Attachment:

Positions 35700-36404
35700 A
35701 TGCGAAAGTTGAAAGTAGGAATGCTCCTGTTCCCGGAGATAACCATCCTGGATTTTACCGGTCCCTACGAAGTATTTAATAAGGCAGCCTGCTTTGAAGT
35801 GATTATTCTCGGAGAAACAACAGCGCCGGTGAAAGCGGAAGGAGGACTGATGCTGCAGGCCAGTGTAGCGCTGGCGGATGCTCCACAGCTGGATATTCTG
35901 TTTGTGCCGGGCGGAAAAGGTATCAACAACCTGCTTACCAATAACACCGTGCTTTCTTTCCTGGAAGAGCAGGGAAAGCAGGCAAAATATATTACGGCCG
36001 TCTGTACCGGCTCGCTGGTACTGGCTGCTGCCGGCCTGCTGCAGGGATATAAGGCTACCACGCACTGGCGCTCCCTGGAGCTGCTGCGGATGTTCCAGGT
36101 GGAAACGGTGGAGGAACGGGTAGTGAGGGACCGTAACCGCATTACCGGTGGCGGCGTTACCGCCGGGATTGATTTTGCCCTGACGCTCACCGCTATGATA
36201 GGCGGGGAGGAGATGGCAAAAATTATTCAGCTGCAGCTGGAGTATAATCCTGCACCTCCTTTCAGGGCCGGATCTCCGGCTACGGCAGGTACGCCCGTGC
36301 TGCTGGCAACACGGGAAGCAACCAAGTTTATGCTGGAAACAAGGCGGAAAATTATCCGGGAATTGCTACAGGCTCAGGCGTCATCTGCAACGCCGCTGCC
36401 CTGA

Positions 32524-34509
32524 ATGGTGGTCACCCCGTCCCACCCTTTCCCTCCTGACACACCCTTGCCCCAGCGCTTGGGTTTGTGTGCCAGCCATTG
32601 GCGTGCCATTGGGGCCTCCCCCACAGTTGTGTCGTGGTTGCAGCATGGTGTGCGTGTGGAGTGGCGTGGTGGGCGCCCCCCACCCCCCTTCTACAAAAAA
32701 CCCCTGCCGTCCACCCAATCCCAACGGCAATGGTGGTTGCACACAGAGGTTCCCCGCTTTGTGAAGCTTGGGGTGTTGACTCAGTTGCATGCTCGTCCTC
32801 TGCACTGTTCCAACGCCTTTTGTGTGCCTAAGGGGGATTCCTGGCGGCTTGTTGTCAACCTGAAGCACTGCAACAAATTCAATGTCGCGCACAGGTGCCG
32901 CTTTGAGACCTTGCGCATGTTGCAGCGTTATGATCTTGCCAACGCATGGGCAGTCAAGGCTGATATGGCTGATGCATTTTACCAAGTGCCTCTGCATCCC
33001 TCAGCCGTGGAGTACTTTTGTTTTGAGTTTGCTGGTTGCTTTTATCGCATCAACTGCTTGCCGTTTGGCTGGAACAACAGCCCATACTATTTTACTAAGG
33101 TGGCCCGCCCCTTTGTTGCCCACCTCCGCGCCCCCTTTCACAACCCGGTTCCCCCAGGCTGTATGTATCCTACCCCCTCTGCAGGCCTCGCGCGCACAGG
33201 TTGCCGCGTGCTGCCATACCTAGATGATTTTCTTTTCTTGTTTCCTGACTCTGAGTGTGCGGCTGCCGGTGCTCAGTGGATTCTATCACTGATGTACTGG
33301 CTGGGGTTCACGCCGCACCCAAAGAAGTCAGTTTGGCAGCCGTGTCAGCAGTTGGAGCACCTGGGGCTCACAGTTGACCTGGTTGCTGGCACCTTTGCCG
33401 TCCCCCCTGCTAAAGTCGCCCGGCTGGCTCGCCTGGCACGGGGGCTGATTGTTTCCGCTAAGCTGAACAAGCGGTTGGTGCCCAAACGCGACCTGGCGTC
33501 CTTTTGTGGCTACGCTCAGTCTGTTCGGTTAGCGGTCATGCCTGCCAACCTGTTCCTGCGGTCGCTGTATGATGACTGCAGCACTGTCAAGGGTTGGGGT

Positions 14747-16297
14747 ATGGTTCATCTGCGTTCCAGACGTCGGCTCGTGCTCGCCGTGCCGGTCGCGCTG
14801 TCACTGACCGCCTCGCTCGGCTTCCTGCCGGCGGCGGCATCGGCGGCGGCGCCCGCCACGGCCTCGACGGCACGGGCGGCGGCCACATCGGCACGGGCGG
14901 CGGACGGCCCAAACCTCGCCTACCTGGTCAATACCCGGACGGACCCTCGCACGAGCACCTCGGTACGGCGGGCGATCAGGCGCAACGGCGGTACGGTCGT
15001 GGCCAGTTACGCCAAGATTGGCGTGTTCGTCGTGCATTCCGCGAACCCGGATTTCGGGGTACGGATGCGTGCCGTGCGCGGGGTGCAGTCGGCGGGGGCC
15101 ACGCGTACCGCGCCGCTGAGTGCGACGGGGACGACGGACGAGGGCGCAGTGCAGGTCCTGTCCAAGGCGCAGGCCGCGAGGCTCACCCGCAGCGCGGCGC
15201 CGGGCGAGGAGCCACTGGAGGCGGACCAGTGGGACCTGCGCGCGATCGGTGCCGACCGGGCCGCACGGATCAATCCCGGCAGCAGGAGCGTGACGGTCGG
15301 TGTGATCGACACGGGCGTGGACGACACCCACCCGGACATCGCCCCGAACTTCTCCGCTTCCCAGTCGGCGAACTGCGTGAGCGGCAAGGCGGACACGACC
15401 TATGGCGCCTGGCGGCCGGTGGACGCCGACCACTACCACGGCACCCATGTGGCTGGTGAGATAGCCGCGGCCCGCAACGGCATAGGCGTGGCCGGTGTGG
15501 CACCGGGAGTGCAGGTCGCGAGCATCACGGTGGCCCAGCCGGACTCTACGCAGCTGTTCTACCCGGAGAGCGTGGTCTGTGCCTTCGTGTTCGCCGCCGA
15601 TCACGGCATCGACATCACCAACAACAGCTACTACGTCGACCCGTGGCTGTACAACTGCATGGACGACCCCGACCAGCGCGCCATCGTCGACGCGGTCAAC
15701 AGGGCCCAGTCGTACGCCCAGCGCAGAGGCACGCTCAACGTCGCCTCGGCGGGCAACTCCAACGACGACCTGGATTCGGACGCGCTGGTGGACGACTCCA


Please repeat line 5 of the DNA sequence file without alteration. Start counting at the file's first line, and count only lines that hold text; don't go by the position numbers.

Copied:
35901 TTTGTGCCGGGCGGAAAAGGTATCAACAACCTGCTTACCAATAACACCGTGCTTTCTTTCCTGGAAGAGCAGGGAAAGCAGGCAAAATATATTACGGCCG